It’s fair to say that it’s not very often the difference between a 1 and 0 can have such a massive impact on performance…I had read a couple of posts from Duncan Epping in regards to a new DiskIO Schedular introduced in ESXi 5.5 and what it meant for VM Disk Limits compared to how things where done in previous 5.x versions of ESXi.

As mentioned in the posts linked above the ESxi Host Advanced Setting Disk.SchedulerWithReservation is activated by default in ESXi 5.5, so without warning in an upgrade scenario where IOPS limits are used the rules change…and from I found out last night the results are not pretty.


The graphic above is showing the total latency of a VM (On an NFS datastore with an IOPS limit set) running firstly on ESXi 5.1 up until the first arrow when the VM was vMotioned to an in place upgraded host now running ESXi 5.5 Update 2. As soon as the VM lands on the 5.5 host latency skyrockets and remains high until there is another vMotion to another 5.5 host. Interestingly enough the overall latency on the other host isn’t as high as the first but grows in a linear fashion.

The second arrow represents the removal of the IOPS Limits at which point latency falls to its lowest levels in the past 24 hours. The final arrows represents a test where the IOPS Limits was reapplied and the advanced setting Disk.SchedulerWithReservation was set to 0 on the host.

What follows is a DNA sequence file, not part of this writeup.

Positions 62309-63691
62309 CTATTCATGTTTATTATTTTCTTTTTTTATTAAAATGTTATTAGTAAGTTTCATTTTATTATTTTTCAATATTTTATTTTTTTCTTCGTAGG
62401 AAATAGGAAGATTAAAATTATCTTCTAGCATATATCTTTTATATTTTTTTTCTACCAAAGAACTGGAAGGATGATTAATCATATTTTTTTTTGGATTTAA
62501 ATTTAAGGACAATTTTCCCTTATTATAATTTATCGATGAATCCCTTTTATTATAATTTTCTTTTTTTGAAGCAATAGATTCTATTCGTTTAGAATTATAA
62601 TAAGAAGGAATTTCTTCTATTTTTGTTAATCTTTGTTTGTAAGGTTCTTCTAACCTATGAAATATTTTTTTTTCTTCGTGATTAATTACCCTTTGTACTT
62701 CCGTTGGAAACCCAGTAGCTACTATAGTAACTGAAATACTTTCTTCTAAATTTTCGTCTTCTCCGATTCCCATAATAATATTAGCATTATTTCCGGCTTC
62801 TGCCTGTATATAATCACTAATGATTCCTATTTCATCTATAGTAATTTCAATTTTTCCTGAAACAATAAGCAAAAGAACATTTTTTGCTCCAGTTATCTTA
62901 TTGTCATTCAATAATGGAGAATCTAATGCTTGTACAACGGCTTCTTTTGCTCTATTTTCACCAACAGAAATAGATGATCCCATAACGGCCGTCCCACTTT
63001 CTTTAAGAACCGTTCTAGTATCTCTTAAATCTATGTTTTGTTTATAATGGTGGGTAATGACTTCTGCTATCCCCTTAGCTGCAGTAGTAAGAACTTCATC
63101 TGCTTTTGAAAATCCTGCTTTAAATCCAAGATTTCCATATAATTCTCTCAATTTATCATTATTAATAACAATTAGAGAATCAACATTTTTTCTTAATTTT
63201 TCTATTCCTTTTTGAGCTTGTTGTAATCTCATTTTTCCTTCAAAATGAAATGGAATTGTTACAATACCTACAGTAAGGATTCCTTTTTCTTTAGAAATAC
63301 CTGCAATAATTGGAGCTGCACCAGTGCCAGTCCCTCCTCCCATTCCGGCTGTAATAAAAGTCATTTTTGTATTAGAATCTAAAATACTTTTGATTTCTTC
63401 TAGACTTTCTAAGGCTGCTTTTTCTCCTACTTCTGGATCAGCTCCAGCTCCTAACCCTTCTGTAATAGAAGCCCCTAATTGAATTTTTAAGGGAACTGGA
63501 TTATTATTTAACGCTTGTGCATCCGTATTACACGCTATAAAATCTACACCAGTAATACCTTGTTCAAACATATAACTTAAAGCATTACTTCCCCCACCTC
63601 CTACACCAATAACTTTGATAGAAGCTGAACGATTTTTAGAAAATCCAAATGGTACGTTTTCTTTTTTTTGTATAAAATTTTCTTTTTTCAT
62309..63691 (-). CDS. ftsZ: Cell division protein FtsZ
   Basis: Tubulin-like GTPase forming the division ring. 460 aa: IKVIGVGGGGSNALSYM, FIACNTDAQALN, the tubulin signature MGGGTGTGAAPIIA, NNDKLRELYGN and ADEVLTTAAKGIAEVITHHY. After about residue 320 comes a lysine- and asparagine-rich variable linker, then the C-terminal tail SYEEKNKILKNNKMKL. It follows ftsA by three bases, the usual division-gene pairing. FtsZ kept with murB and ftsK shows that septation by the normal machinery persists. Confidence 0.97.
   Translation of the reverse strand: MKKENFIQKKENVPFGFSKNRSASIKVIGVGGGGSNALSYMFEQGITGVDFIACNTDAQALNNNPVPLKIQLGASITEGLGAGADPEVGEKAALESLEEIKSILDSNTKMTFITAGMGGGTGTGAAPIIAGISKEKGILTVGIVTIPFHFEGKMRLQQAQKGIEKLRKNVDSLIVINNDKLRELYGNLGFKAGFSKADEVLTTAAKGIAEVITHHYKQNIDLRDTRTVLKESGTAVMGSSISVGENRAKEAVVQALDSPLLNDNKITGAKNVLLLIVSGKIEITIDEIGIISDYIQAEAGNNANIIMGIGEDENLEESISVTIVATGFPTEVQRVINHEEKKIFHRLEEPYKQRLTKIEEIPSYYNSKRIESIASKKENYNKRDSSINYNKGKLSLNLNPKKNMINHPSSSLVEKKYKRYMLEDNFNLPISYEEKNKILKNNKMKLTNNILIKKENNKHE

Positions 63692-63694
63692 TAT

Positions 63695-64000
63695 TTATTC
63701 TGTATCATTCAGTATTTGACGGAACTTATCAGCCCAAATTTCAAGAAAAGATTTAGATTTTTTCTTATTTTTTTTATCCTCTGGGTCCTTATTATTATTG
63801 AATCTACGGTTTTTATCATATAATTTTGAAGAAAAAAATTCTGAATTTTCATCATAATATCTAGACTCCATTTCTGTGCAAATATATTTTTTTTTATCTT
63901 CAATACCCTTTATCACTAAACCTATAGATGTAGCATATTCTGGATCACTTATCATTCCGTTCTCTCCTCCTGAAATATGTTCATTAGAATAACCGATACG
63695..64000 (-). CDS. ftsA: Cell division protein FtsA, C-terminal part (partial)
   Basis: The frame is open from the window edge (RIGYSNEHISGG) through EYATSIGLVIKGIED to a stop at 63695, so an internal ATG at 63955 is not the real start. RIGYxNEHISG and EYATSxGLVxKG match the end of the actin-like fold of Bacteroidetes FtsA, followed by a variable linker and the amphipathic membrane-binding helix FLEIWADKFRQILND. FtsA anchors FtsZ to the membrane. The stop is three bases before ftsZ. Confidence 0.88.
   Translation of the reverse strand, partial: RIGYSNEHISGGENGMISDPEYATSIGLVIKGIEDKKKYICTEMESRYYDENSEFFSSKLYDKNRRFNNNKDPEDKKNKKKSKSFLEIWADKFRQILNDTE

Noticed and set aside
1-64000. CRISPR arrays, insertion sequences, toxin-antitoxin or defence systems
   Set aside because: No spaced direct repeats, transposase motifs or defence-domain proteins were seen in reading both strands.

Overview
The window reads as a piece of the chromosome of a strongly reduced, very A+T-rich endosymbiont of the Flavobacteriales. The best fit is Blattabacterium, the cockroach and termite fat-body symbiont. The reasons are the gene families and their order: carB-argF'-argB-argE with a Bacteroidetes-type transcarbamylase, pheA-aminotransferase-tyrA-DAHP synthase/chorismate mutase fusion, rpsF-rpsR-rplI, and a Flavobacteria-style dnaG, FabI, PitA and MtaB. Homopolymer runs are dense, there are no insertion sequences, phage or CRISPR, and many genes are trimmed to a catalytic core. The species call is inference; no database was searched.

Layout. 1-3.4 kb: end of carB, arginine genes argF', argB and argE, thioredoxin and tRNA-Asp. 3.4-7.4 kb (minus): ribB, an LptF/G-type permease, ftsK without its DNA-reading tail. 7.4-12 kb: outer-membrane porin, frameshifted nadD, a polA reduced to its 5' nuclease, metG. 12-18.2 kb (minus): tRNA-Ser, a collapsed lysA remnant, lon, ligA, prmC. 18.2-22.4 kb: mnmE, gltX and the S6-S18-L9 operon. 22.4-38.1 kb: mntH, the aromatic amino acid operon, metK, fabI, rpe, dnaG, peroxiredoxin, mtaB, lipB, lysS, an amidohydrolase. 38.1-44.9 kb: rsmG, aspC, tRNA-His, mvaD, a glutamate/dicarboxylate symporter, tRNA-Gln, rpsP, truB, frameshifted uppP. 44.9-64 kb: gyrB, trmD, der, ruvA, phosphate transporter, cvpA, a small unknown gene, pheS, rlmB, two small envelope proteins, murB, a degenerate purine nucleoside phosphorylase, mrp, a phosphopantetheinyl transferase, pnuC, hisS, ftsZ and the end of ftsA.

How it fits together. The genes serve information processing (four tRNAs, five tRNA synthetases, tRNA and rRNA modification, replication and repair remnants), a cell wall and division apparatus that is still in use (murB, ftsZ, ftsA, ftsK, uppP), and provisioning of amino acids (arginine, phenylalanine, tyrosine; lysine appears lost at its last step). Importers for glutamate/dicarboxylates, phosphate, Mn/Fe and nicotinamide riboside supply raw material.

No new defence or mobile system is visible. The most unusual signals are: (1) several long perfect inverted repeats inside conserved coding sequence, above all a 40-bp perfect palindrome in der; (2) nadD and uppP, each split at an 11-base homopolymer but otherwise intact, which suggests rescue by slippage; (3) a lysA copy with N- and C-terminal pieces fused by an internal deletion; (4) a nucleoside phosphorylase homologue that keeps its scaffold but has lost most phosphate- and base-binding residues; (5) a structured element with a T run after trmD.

To make sense of the above it seems that the mClock Scheduler being on caused the applied IOPS Limit to generate artificial latency against the VM rendering it pretty much useless. The reasons for this are unknown at this point, but in reading Duncan’s blog on the IOPS Limit Caveat it would seem that due to the new 5.5 mClock Scheduler looking at application level block sizes to work out the IO the applied limit actually crippled the VM. In this case the limit was set to 250 IOPS, so I am wondering if there is some unexpected behaviour happening here even if larger block sizes are being used in the VM.

Suffice to say it looks like the smart thing to be doing is set the Disk.SchedulerWithReservation to 0 and revert back to 5.0/1 behaviour with IOPS Limits in place. If you want to do that on bulk the following PowerCLI command will do the trick.

One more interesting observation I made is that it appears VMs with IOPS limits on iSCSI datastores are not/less effected…however most large NFS datastores with a large number of VMs where. You can see below what happens to datastore latency when I switched off the mClock Scheduler…latency dropped instantly.


I’m not sure if this indicates more general NFS issues with ESXi 5.5…there seems to have been more than a few since Update 1 came out. I’ve reached out to see if this behaviour can be explained so hopefully I can provide an update when that information comes to hand…again, I’m not too sure what the benefit of this change in behaviour is so I’m hoping someone who has managed to digest the Brain Hurting Academic Paper to explain why this was introduced.

In laymen’s terms…an IO is not an IO in the world of VM IOPS Limits anymore.